Journal Article
Research Support, Non-U.S. Gov't
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Early prediction of sepsis-induced disseminated intravascular coagulation with interleukin-10, interleukin-6, and RANTES in preterm infants.

BACKGROUND: The progression to disseminated intravascular coagulation (DIC) in infected very low birth weight (VLBW; <1500 g) infants is difficult to predict with precision at the onset of sepsis. We investigated the immunologic profiles of preterm infants with sepsis, using chemokine and cytokine measurements to predict the development of sepsis-induced DIC at the onset of infection.

METHODS: We measured a panel of chemokines and cytokines at 0 and 24 h after clinical presentation in VLBW infants with suspected infection requiring full sepsis screening. The chemokines measured were interleukin (IL)-8, interferon-gamma-inducible protein-10 (IP-10), monokine induced by interferon-gamma, monocyte chemoattractant protein-1, and regulated upon activation normal T-cell expressed and secreted (RANTES), and the cytokines were IL-6, IL-10, and tumor necrosis factor-alpha.

RESULTS: Of 195 episodes of suspected clinical sepsis investigated, 62 were culture-confirmed septicemia or necrotizing enterocolitis (28 of these infants developed DIC), 22 were culture-negative clinical infections, and 111 involved noninfected episodes. All studied inflammatory mediators except RANTES showed significantly greater up-regulation in culture-positive infected infants than in noninfected infants at 0 and 24 h, whereas RANTES showed significant down-regulation. The model that used plasma IL-10 (>208 ng/L), IL-6 (>168 ng/L), and RANTES (<3110 ng/L) at 0 h had sensitivity, specificity, and positive and negative predictive values of 100%, 97%, 85%, and 100%, respectively, for identifying infected patients who subsequently developed DIC.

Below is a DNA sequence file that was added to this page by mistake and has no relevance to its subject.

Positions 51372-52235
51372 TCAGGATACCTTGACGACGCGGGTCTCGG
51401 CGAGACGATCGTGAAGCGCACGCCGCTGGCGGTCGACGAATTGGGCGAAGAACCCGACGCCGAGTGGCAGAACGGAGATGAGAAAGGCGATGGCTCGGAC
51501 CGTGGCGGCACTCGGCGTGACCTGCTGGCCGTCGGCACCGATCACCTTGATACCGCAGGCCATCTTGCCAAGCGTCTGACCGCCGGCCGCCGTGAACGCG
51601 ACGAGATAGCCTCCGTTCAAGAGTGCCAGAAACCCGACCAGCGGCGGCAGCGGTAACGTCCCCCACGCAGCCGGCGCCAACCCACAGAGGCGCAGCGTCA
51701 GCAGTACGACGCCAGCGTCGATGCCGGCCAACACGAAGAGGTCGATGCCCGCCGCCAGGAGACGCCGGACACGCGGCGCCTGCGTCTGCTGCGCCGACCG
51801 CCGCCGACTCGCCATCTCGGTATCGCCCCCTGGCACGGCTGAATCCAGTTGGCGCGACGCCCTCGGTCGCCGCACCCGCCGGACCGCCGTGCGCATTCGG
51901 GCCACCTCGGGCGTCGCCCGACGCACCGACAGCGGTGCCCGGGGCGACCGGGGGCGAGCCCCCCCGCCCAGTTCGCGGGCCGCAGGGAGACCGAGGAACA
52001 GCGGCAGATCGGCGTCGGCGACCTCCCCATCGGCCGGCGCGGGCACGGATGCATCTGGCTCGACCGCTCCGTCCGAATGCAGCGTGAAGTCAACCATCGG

CONCLUSIONS: IL-10, IL-6, and RANTES measured at clinical presentation sensitively and accurately predicted the development of DIC in severely infected infants. This information could be vital for early and effective treatment of neonatal sepsis.

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